AT&T's weakest wireless affiliate hits the markets

Tritel goes public today, plus Net2Phone and 3Com: Palm pays

The third, final and weakest AT&T wireless affiliate -- Tritel -- goes public today and should make a respectable debut. But one question lingers: Wouldn't it make more sense to just buy AT&T shares?

AT&T Wireless, which will be traded as a tracking stock, holds sizeable stakes in Tritel and its two cousins -- Triton PCS and Telecorp PCS.

Under the AT&T arrangement with its affiliates, AT&T calls the shots when it comes to branding, licensing and other crucial issues concerning its affiliates. In return, Tritel, Triton and Telecorp market services under the SunCom brand, have access to the AT&T logo and issue lots of shares to AT&T.

The shortcut here is clear: Buy AT&T shares and own a piece of all three publicly traded affiliates.

Sounds logical, but Wall Street will give Tritel the spotlight Tuesday. Tritel priced at $18 (£11) for trading today after raising the range of its 9.375 million share offering to $17-19, from $15-17.

If the Tritel IPO sounds vaguely familiar it is -- Triton PCS and Telecorp PCS both went public this fall and have returns of 150 percent and 80 percent, respectively (chart).

The Tritel IPO, underwritten by Goldman Sachs, may post similar short-term gains compared to Triton and Telecorp, but is considerably weaker than its cousins. It's hard to see why investors would get too enthusiastic about Tritel.

Like many cellular companies, Tritel is in the build-out phase. That means big debt, big expenses and little revenue. "We are a development stage enterprise with limited operations, have had no significant revenues and expect to have significant operating losses in our initial stages of operations, we have recently begun to provide wireless services in six of our major markets," the company said.

Revenue for the nine months ending September 30 was $176,000 with a loss of $28.7m. Tritel didn't have any revenue prior to that period, but does have debt of $551.8m as of September 30. Tritel sees debt of $1.3 billion by 2001 as it builds out the network.

Now compare Tritel to Triton and Telecorp, the other two AT&T wireless affiliates. For the nine months ending September 30, Triton had sales of $81m and loss of $91m. And for the nine months ending September 30, Telecorp had sales of $48m and loss of $144 m. Based on sales, Tritel has a lot of work to do. All three affiliates have shown they are champion money losers.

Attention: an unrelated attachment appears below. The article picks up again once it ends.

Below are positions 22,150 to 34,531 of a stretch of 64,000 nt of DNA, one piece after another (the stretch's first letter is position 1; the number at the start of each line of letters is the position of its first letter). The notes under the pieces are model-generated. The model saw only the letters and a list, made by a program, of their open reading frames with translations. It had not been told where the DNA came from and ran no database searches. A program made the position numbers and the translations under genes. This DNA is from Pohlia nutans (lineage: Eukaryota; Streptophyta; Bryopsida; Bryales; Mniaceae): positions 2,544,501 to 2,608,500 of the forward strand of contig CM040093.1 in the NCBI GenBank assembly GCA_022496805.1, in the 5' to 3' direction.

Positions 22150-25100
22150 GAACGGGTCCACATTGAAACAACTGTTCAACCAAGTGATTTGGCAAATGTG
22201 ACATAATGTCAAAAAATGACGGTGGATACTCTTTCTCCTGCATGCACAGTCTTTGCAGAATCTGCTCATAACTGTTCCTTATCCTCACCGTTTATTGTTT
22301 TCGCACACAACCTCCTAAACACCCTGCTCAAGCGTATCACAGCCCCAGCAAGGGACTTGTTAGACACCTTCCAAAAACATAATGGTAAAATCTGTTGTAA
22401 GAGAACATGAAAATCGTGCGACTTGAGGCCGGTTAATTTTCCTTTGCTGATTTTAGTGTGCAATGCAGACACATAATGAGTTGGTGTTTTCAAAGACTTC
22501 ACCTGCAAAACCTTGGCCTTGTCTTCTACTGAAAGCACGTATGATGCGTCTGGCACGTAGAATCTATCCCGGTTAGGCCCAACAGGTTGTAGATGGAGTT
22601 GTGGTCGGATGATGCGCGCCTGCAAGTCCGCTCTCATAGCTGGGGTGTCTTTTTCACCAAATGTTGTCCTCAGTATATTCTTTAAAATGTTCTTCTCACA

Tritel also has a weaker coverage area compared to Triton and Telecorp. Tritel operates in the south central part of the US, including Mississippi, Alabama, Kentucky and Tennessee, but doesn't have access to the densely populated metropolitan areas.

Triton has the markets of Washington, D.C., Charlotte, N.C. and Atlanta and Telecorp operates in New Hampshire, Massachusetts and a host of other areas ranging from New Orleans to San Juan, Puerto Rico.

The comparisons, however, may be academic because AT&T owns a stake in all of them. Upside in either Tritel, Triton or Telecorp benefits AT&T.

Net2Phone: Distribution pays

Net2Phone is showing how a little distribution can go a long way. The company beat estimates for its first fiscal quarter and has every reason to be upbeat about its future.

Internet telephony is now gaining momentum and Net2Phone seems to have good timing. A slew of distribution pacts also helps.

In recent months, Net2Phone has inked distribution pacts with America Online, CompuServe,, and Go2Net. The company also said yesterday that its software will be bundled in with Qualcomm's Eudora mail program.

3Com: Palm pays

Nothing like spinning off a unit to get investors excited. 3Com, written off as a networking also-ran a few months ago, should get some action after its Palm Computing unit filed for a $100m IPO.

The Palm IPO, which will hit the markets in February, is great news for 3Com shareholders. The IPO almost guarantees gains until February. Of course, 3Com has to get by with its earnings report next week. Assuming that report goes well, 3Com will be off to the races.

Be careful here though. We've seen this game before. Company spins off unit, gains big time and then exhales once the IPO is launched.

See techTrader for more technology investment news, plus quotes and research.